By using this site, you agree to our updated Privacy Policy and our Terms of Use. Manage your Cookies Settings.
445,920 Members | 1,923 Online
Bytes IT Community
+ Ask a Question
Need help? Post your question and get tips & solutions from a community of 445,920 IT Pros & Developers. It's quick & easy.

Control.Invoke...Lots of controls and need help starting...

P: n/a
Ok,
I start my thread job:

Thread t = new Thread(new
ThreadStart(invoicePrintingLongRunningCodeThread)) ;
t.IsBackground = true;
t.Start();

There are lots of calls to controls and many happen in function calls
from invoicePrintingLongRunningCodeThread. I need just an example in
getting started with my thread job with Invoking so that this will
always run and not fizzle out by not doing it right.
Here is the thread job (it's not that long):

private void invoicePrintingLongRunningCodeThread ()
{
Hide();

//listBox1.Items.Add("Network : " + SystemInformation.Network );

if (button7.Text == "&Start Printing Invoices")
{
//temp name test
button7.Text = "&Invoices Are Being Processed";
///Run in separate thread

// ThreadStart myThreadDelegate = new
ThreadStart(ThreadFunction1.getOneAtATime);
// Thread thr1 = new Thread(myThreadDelegate);
// thr1.Start();
bool couNTer1 = false;
do
{
// Form1 findThread = new Form1();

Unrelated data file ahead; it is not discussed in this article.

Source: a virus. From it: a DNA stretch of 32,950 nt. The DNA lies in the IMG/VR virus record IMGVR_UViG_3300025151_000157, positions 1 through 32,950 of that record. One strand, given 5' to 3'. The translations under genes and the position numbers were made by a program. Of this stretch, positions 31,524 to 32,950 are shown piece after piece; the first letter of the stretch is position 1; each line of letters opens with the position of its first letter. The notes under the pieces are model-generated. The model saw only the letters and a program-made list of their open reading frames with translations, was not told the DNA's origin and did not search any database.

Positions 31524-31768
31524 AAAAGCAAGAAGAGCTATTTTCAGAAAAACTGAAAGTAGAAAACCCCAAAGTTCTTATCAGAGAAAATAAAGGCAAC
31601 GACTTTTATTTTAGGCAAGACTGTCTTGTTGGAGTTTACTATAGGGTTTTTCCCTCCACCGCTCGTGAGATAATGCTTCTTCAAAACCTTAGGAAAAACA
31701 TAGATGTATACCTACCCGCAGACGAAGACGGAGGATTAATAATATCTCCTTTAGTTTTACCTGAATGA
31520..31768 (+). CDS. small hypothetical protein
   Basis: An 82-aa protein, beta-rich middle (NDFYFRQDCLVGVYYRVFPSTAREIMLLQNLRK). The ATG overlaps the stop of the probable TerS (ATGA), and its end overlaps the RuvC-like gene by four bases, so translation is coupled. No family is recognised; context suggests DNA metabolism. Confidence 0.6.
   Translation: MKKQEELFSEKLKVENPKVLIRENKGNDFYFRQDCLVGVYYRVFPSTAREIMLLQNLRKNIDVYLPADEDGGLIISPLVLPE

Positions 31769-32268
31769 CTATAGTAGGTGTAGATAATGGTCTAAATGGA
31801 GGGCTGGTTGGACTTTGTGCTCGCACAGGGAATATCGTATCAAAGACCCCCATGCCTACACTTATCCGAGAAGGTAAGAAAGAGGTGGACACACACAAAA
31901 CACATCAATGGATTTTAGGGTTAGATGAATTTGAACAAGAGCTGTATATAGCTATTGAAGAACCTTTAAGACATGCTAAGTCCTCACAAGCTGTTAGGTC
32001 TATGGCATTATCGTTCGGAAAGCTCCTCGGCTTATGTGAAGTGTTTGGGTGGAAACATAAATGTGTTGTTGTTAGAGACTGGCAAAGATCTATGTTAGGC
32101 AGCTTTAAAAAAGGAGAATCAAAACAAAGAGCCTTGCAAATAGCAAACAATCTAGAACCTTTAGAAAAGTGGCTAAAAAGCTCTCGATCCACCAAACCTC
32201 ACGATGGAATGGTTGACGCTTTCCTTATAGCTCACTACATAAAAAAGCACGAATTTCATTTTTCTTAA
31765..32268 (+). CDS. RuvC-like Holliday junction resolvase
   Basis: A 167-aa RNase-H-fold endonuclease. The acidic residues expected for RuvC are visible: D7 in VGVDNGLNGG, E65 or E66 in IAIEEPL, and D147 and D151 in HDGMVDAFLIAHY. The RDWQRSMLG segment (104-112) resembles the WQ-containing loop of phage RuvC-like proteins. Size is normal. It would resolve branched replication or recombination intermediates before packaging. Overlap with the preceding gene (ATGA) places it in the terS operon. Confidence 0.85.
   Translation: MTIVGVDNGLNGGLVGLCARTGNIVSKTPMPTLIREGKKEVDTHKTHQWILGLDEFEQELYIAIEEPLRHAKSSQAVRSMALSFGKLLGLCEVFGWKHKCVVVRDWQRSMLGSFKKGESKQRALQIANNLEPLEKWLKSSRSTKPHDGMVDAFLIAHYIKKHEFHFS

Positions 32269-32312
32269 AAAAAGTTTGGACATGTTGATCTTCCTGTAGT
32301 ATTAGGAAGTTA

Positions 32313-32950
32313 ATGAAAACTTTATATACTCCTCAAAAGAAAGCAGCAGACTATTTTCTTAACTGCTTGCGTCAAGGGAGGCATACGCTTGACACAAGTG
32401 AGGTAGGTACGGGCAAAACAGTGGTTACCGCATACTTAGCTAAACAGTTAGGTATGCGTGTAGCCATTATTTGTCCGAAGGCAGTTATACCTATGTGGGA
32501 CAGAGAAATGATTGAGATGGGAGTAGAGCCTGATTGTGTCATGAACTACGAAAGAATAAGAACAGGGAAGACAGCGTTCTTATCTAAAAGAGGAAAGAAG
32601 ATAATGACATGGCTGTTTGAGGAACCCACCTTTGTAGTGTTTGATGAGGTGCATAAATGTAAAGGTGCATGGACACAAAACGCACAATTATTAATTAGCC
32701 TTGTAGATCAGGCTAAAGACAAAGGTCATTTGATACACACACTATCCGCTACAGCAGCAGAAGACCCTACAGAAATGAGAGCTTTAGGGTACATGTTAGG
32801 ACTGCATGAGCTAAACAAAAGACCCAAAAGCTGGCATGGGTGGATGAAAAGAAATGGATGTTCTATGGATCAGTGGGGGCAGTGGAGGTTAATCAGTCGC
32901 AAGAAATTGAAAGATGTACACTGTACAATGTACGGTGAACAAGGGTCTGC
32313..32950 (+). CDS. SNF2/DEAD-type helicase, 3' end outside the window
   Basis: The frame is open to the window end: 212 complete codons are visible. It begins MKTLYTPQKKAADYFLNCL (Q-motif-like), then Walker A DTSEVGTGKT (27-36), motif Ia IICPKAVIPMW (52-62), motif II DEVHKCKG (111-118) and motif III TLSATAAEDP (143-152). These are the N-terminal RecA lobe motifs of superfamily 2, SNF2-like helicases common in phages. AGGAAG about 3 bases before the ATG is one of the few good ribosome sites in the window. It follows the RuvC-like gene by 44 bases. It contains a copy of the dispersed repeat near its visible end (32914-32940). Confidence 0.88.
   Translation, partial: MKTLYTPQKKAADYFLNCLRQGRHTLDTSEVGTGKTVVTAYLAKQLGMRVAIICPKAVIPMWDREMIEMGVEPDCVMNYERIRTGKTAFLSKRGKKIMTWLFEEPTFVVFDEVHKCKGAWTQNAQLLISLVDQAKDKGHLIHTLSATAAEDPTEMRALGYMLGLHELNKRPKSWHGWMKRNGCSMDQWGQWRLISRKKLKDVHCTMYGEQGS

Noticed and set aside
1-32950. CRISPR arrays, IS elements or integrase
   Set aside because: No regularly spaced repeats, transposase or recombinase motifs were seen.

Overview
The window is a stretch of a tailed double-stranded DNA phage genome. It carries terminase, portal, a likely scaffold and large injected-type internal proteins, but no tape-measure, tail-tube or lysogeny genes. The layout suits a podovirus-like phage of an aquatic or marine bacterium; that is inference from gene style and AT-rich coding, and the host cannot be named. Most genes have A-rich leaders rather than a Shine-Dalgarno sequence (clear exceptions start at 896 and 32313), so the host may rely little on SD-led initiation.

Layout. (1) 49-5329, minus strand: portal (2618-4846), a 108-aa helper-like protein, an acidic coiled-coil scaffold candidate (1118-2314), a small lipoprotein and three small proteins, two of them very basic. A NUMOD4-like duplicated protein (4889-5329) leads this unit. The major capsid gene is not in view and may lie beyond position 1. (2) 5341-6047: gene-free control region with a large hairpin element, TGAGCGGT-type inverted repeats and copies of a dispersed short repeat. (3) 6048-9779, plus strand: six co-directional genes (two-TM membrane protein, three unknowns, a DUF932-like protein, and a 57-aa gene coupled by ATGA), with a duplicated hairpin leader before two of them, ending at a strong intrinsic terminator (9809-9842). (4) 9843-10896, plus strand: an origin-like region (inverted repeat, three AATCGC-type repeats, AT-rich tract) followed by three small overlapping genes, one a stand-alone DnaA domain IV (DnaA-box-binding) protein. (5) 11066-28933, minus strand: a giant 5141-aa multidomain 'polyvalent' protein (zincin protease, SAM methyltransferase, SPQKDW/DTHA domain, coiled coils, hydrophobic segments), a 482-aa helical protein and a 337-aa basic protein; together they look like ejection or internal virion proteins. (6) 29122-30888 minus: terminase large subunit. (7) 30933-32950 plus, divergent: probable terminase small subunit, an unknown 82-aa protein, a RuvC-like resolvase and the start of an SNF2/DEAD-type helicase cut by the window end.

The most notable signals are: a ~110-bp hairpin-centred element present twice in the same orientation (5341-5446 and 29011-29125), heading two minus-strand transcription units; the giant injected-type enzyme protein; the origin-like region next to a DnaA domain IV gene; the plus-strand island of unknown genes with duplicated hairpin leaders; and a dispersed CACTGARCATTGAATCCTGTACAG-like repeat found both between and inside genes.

label15.Text = ("0" + " Invoices Left to Print");
loadInvoiceContainer();
label15.Text = (Convert.ToString(Class1.cI) + " Invoices Left to
Print");
button7.Text = "&Watching for New Invoices";
if(Class1.cI > 0)
{
gotoForeach();
}
} while (couNTer1 == false);
}
else
{
// button7.Text = "&Start Printing Invoices";
PrinterBreaks = "BreaksOn";
// Thread tid1 = new Thread(new
ThreadStart(findThread.getOneAtATime ) );
// tid1.Abort();
}
}

Any help is appreciated.
Thanks,
Trint

Nov 17 '05 #1
Share this Question
Share on Google+
19 Replies


P: n/a
As you are running on a non-UI thread you have to push any UI requests back
to the main UI thread. The InvokeRequired property on a Control specifies
whether an invoke is required or not. It really depends on the underlying
implementation of a Control whether or not it must be invoked but the general
"safe" rule is that you must interact with a control only on the main UI
thread. Some controls may handle this automatically in which case your code
would work just fine. For others the following skeleton implementation is
what you want:

delegate void StringDelegate ( Control target, string parm );
void SetText ( Control target, string text )
{
if (target.InvokeRequired)
target.Invoke(new StringDelegate(SetText), new object[] { target, text
});
else
target.Text = text;
}

The code basically determines if it is running on the UI thread. If it
isn't then in invokes the same method on the UI thread (Control.Invoke). If
it is on the UI thread then it simply sets the property. By changing the
delegate, Invoke arguments and the else-block you can modify this to work
with any property or method. Note that this is a blocking call. Use
BeginInvoke/EndInvoke to make it async.

Most controls don't implement this automatically for performance reasons but
I wouldn't be surprised if they don't migrate that way. For library code
that you write to encapsulate this stuff you should probably do this
automatically for your callers. For example instead of exposing a progress
bar on the status bar of your main form you should instead expose a method
from your main form to interact with the progress bar. In this case the
above logic should be encapsulated in the method you write.